S. Kumar/Mint
S. Kumar/Mint

There is still a considerable skew towards fixed income

This is driven mainly by a lack of conviction in equities

Shiv Gupta, managing director (private banking), RBS NV India, has been with the RBS Group for 11 years. Gupta oversees all aspects of RBS Private Banking’s business in India. RBS Private Banking is part of the RBS’ wealth management division. Gupta talks to us about how the wealth management landscape has changed globally post the 2008-09 crisis and what’s in store for RBS in India.

How have things changed since the financial crisis of 2008-09? Was it a defining moment for wealth management globally?

Treating that period as a seminal moment is right at many levels. A few things that happened then are defining how the industry is shaping up right now. Some of them are short-term effects and some have changed the shape of the future. Clients started engaging more (with advisers) and understanding risks better, they started taking more control of their investments. Since then it’s been a schizophrenic environment where you have seen periods of confidence followed by periods of uncertainty and this has carried on till now. To some extent, it has led to slight risk aversion. Put differently, it has created slight aversion to riskier asset classes.

Also, the entire regulatory landscape has been overhauled—this applies to the entire financial services sector but particularly to wealth management (globally). India is no different, we have seen changes being announced by the Reserve Bank of India (RBI) just a few days ago aimed at investor protection. In the longer term, it would be beneficial for the industry as a whole. I’d like to think the attention to comply with regulation is going to lead to the necessary re-shaping which is for the benefit of the industry. It has also led to consolidation.

Is it difficult to apply the principle of asset allocation given the current volatility in asset prices? Are the shifts in allocation more frequent?

To diversify across assets is a universal principle. If you try and view it in very short periods of time, you may end up getting varied results. I would argue that in times of volatility sticking to asset allocation works best. Asset allocation itself is an umbrella concept. What a client has will depend on his individual needs. It depends on the nature of the client and the level of engagement you have with them. For example, for discretionary mandates, where asset allocation is applied, clients won’t interfere because that’s the nature of the contract. If a client is in an advisory setting, then some tend to stick to the advice and some take their own decision, which may not fully comply with the recommendation. But the principal itself stays true, though client behaviour can change.

What are clients investing in now? Are they returning to equity?

There remains a considerable skew towards fixed income investing, driven mainly by a lack of conviction in equities as also the prevailing high nominal interest rates, despite negative real rates, which should ideally favour equities. Accordingly we are also seeing continued interest in real assets. For example, people are still looking at real estate opportunities albeit on a somewhat selective basis and favouring some sectors and geographies over others. Notwithstanding the above, our global view favours equities over fixed income where generally positive economic data from the US and receding event risk elsewhere combined with prevailing liquidity conditions have been helping markets remain elevated.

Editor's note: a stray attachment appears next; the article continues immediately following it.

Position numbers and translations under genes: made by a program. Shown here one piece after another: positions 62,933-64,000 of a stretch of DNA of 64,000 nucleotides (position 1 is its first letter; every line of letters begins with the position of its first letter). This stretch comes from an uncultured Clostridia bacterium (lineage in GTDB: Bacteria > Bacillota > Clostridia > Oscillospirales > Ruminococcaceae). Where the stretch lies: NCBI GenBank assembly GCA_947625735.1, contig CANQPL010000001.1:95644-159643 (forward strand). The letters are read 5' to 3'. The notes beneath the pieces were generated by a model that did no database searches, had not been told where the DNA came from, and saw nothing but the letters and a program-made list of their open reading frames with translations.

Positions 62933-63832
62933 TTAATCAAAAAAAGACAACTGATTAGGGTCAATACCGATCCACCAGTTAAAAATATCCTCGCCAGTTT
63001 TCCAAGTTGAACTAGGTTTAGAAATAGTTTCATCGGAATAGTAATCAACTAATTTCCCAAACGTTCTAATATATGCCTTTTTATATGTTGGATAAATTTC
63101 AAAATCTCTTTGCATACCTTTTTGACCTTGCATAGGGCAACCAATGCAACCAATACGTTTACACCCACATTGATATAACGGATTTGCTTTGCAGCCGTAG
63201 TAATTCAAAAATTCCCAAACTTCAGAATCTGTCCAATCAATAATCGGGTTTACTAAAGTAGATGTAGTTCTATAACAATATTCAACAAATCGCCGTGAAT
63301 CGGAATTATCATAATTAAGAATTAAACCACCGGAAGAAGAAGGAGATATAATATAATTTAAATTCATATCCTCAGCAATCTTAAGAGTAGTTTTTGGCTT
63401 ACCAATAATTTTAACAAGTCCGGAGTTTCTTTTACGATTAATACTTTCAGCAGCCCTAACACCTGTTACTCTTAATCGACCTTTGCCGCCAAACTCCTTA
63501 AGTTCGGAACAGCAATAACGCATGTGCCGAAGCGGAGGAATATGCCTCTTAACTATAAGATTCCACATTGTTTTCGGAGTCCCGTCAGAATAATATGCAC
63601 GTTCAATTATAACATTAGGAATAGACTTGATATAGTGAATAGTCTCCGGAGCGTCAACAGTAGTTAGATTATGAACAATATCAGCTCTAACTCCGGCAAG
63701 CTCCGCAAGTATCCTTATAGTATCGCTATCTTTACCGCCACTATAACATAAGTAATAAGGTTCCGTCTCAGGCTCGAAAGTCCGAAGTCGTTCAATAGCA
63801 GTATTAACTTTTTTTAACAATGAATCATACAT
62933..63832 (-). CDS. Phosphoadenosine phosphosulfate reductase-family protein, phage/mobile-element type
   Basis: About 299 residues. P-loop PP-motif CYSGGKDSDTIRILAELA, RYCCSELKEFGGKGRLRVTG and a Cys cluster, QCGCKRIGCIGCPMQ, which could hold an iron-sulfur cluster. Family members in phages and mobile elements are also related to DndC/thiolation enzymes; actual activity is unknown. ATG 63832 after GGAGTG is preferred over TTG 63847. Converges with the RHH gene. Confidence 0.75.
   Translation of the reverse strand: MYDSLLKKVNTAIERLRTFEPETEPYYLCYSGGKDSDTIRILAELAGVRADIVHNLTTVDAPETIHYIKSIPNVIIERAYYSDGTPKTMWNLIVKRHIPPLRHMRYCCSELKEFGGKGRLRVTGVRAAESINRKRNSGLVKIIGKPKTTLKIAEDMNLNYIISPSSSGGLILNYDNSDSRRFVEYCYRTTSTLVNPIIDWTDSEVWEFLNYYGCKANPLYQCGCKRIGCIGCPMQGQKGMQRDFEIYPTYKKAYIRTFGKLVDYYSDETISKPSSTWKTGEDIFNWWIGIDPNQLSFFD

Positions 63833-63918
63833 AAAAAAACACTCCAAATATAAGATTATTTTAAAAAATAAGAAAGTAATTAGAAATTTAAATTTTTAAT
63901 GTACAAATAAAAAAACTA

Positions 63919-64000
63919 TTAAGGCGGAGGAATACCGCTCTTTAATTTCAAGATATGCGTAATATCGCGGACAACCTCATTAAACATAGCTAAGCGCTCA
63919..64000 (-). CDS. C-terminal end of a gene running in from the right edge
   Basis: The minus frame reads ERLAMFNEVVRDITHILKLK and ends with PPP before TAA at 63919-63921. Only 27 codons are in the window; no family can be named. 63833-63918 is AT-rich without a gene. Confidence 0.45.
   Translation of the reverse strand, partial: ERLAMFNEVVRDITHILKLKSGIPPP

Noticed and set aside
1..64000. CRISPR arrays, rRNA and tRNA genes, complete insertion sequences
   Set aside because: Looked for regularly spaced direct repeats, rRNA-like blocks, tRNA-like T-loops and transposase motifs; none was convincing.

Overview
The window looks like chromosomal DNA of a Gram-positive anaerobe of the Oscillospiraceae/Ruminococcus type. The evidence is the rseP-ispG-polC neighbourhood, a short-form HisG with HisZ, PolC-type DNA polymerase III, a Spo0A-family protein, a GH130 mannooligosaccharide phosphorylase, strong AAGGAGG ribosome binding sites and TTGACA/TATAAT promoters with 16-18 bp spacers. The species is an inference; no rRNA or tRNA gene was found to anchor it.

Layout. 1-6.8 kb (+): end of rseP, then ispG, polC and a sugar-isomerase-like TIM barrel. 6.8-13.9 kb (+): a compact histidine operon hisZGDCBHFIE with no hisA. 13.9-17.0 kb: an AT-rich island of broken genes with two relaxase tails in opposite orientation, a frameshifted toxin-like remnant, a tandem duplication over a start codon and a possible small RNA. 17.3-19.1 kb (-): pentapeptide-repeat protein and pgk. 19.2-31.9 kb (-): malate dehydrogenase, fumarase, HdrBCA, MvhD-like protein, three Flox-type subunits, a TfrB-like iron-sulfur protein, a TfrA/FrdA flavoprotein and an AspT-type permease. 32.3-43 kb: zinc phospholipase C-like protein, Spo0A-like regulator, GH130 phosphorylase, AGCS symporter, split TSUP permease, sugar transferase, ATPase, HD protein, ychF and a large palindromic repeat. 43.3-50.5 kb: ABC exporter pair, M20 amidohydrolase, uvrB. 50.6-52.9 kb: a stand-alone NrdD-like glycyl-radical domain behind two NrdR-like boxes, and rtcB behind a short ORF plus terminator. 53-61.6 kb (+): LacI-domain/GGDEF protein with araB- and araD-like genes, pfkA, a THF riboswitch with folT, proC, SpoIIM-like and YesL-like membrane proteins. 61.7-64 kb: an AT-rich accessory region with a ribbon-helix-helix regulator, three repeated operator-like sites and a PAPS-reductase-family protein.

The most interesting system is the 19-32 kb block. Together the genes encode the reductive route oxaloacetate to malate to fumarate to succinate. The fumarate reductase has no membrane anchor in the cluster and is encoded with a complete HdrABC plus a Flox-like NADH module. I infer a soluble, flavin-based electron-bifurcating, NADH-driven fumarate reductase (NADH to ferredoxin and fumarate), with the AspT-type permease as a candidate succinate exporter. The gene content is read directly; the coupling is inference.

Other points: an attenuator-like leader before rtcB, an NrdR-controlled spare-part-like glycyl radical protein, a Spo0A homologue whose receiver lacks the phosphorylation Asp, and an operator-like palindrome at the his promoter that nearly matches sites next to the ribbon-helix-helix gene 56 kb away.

From an allocation perspective, we favour developed markets equities over emerging equities and closer home, we are neutral on India equities, but this is more a tactical reflection of the prevailing uncertainty rather than a view on the structural opportunity itself, because we do believe that the long term growth story remains intact.

The private banking industry focuses on investing and leverage. How much do you get involved in leverage for clients and has the need increased given the recent economic environment?

A well-constructed private banking platform comprises banking, investments, estate planning and credit as the fundamental pillars of its offering. Our clients generally tend to use leverage against their own assets to magnify investment returns, should they have the risk appetite for it, or to fulfil liquidity needs or some combination of both.

However, the need for leverage differs based on client circumstance and we have seen instances of increases in some areas accompanied by reductions in others. So at an aggregate level, we are unable to draw a meaningful conclusion on the trend.

Although not new, the private banking space in India is still developing. Where does RBS Private Banking fit in and how far do you want to grow?

Indeed the industry is not new but is young and fragmented. It is evolving and acquiring shape, wherein the proposed new regulations represent a step in the right direction. The economic and demographic opportunity is large but due to the market’s fragmented and “still-developing" nature, only a small proportion of wealth is captured by organized wealth managers. That said, there are signs that this is changing and this is borne out by our own experience over the past few years.

We see India, including the non-resident diaspora, as a very promising growth market in the long term and have been investing over the past few years in people, products and platforms to achieve scale. On the back of this, we have seen considerable growth in business.

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